ISP's, with their ridiculous dreams of providing direct media content and products, will die and be replaced by a devolved and more democratic network.

    It is better that the communications and telecoms companies have the power than ISP's, for ISP's aim to pump media and ideas into the home whereas telecoms companies are only interested in the almighty dollar.

    Communicative equality in America, land of free and equal speech, could be reborn through the arrival of P2P, IMHO.

    You know exactly what to do-
    Your kiss, your fingers on my thigh-

  • All ISPs should be interested in running their own set of "P2P servers" themselves and they'll come out ahead without needing to raise prices.

    A perfect example is mojo nation []: if an ISP runs several boxes with mojo brokers covering a large or full part of the mojo data address space then both the ISP and its users will benefit. Users mojo brokers will naturally prefer the ISPs mojo brokers because they have a much lower latency and a higher reliability compared to brokers elsewhere on the net (outside of the ISPs internal networks). That means less overall outside/internet bandwidth usage directly by the users due to the caching the ISPs brokers effectively perform. It's a very large content neutral distributed caching system. In the end is saves the ISP money!

    People misunderstand "P2P" in its buzzword hype. ISPs are Peers too!
  • Have you heard of a cache?
  • Here in Europe, most people still have to pay by time spent online -- we pay for what we use.

    Some ISP's have imposed maximum times (you get disconnected after an hour, and have to redial, annoying!)
    The people who are online are downloading much more data than a few years ago, and this is clogging up the bandwidth. You can really notice this. Friends of mine jam up AOL lines all day downloading MP3's -- it's not fair to other users and they are getting more than their money's worth.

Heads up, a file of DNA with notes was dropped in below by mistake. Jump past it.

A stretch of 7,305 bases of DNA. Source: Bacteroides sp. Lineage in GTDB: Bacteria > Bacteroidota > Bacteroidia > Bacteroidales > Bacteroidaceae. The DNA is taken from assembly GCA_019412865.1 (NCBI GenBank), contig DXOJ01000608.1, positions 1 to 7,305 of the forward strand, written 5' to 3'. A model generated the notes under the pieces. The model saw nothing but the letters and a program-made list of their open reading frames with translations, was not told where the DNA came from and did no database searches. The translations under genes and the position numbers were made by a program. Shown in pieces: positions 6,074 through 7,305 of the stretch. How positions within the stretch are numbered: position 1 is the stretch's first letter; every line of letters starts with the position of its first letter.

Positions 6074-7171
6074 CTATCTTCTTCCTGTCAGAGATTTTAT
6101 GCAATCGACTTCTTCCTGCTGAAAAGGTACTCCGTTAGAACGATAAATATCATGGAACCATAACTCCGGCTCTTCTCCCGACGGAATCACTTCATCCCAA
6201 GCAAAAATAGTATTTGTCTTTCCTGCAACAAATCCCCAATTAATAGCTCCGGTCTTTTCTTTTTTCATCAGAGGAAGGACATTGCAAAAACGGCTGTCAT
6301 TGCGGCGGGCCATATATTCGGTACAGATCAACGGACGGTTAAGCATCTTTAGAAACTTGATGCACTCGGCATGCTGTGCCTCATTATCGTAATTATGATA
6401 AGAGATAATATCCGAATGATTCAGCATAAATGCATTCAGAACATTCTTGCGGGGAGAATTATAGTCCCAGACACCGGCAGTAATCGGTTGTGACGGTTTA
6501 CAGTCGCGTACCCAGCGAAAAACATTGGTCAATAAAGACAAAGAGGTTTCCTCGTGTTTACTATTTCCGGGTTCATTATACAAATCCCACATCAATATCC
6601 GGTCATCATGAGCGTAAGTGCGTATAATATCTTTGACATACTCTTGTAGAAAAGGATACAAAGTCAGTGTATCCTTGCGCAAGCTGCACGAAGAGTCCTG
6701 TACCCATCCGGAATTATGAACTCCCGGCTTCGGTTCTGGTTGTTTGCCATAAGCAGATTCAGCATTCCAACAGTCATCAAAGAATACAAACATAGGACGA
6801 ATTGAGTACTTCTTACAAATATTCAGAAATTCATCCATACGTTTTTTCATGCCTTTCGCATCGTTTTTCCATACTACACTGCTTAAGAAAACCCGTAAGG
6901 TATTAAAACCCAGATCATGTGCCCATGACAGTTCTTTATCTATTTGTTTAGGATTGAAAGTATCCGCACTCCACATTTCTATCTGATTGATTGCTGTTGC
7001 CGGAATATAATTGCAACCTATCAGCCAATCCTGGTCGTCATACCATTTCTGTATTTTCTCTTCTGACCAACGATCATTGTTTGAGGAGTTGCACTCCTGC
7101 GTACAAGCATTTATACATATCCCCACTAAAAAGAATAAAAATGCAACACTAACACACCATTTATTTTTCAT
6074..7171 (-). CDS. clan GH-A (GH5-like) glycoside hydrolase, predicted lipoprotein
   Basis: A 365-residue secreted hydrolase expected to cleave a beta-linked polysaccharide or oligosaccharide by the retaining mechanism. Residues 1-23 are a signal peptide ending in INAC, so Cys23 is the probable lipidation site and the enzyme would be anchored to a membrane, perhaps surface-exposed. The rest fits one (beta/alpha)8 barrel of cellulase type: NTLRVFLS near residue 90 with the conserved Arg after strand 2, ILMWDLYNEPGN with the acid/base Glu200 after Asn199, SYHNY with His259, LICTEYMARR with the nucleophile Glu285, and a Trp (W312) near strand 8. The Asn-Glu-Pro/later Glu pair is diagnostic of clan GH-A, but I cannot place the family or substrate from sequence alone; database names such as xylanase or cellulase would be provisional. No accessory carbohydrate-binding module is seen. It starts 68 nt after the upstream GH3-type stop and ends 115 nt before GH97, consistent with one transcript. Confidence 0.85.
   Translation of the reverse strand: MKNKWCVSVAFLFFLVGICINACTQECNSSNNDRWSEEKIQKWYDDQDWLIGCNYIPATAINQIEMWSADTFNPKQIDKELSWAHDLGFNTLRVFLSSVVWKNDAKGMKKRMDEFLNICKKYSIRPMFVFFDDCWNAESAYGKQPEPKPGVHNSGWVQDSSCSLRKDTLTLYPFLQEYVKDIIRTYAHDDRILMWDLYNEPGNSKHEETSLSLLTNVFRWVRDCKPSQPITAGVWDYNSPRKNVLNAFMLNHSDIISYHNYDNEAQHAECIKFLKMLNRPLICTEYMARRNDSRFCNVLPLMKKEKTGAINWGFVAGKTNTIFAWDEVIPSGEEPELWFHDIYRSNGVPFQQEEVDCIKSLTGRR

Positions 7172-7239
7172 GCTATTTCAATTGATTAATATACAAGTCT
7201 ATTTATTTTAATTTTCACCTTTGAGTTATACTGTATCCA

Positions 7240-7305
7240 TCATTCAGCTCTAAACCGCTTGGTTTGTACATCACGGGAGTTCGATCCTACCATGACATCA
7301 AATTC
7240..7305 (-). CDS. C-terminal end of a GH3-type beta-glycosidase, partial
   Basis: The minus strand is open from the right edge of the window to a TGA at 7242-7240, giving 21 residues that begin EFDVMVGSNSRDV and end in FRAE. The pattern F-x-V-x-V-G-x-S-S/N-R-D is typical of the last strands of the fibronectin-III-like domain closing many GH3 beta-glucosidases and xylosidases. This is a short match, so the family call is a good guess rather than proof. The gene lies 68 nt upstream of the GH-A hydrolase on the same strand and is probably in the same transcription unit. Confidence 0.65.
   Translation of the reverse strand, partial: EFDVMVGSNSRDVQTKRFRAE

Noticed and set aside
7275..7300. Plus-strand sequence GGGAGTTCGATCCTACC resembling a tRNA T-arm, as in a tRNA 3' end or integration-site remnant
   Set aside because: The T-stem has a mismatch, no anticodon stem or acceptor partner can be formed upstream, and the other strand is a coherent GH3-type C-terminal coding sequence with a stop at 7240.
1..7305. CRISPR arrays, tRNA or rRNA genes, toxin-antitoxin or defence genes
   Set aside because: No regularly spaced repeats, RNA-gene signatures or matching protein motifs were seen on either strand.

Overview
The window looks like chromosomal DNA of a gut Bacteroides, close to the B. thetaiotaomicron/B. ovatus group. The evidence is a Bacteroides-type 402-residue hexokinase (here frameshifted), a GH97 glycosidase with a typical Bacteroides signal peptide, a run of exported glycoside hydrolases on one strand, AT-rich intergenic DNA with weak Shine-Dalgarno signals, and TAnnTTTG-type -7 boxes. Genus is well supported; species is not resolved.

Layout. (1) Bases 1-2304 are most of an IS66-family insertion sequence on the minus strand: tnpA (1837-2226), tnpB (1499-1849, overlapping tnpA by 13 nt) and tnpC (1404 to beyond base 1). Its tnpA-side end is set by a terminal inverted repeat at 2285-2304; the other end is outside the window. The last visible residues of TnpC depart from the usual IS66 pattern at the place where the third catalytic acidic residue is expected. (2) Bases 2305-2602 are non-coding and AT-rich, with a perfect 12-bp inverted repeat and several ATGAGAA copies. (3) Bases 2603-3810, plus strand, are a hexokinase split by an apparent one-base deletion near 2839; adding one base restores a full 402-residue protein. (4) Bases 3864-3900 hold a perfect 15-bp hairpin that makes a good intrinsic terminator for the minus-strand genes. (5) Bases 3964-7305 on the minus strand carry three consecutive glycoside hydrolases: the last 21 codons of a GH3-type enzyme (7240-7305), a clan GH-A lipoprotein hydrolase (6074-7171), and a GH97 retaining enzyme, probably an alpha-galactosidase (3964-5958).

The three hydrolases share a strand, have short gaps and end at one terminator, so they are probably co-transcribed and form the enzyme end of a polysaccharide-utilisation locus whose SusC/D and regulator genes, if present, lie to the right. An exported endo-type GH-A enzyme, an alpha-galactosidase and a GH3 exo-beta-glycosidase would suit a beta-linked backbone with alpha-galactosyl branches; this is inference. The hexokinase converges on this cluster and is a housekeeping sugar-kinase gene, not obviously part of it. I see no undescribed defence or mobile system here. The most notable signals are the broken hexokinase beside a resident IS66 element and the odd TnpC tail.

However, with DSL and cable, things don't work the same.

    Charging my the meg would solve the problem (and create lots more) for permanent connections rather than flat charges. But, for dial-up this would not work very well since a double-charge could be imposed.

    In my opinion, access charges should be high for "unlimited" plans, while they could be based upon data transfer with lower monthly charges.

  • I read the article, and all I see is the quote that P2P "will break the ISP business model". I dont see how me having some sort of P2P running off my DSL line is any different than me being on IRC with files offered, or surfing, or anything else.
  • The rate that bandwidth is expanding at right now is phenomenal. The case in this part of the world is such that there are people walking around with fibre licenses with no idea what to do with them. The Southern Cross pipe opened up and that's got a combined size of 80Gig right now, I think 160Gig in a year. At least, that's the old stats.

    P2P isn't anything compared to that stuff. Bring on the holographic conferencing!

  • uh, there have been second class non-peer folks on the 'Net for a long, long time. They used to be called "UCCP nodes." When SLIP and then PPP came out, it was a godsend; the folks who weren't at a university or a high-tech company could finally be directly connected to the net (albiet slowly and with high latency). I remember upgrading from UUCP to SLIP and it was the greatest thing ever. They gave me a whole freakin' class C for my 14.4k SLIP connection. I could play MUDs! I guess that actually made it disasterous from a getting-anything-done point of view.


  • This should come as no surprise to ISPs as before its consumerisation the Internet was a p2p system, exchanging information between peers.
  • 1. Cost of backbone connectivity per user keeps getting cheaper (all that OC192/768 equipment on DWDM fiber makes adding capacity way cheap)
    sure, bandwidth is getting cheaper but as it gets cheaper and people's connections get faster they want to transfer richer media. First it was just JPG's and GIFs. Now it's MP3s and DiVX is starting up. Next it'll be higher res, less compression. Maybe after that it'll be teledildonics or something. Oh, and don't forget there's many decades of video history that has yet to be ripped and shared.

    It's just like when you buy a new hard drive. Every time I've gotten a new disk in the last 10 years I've though "damn, this drive is so huge I'll never fill it up." but I eventually do, sooner than later.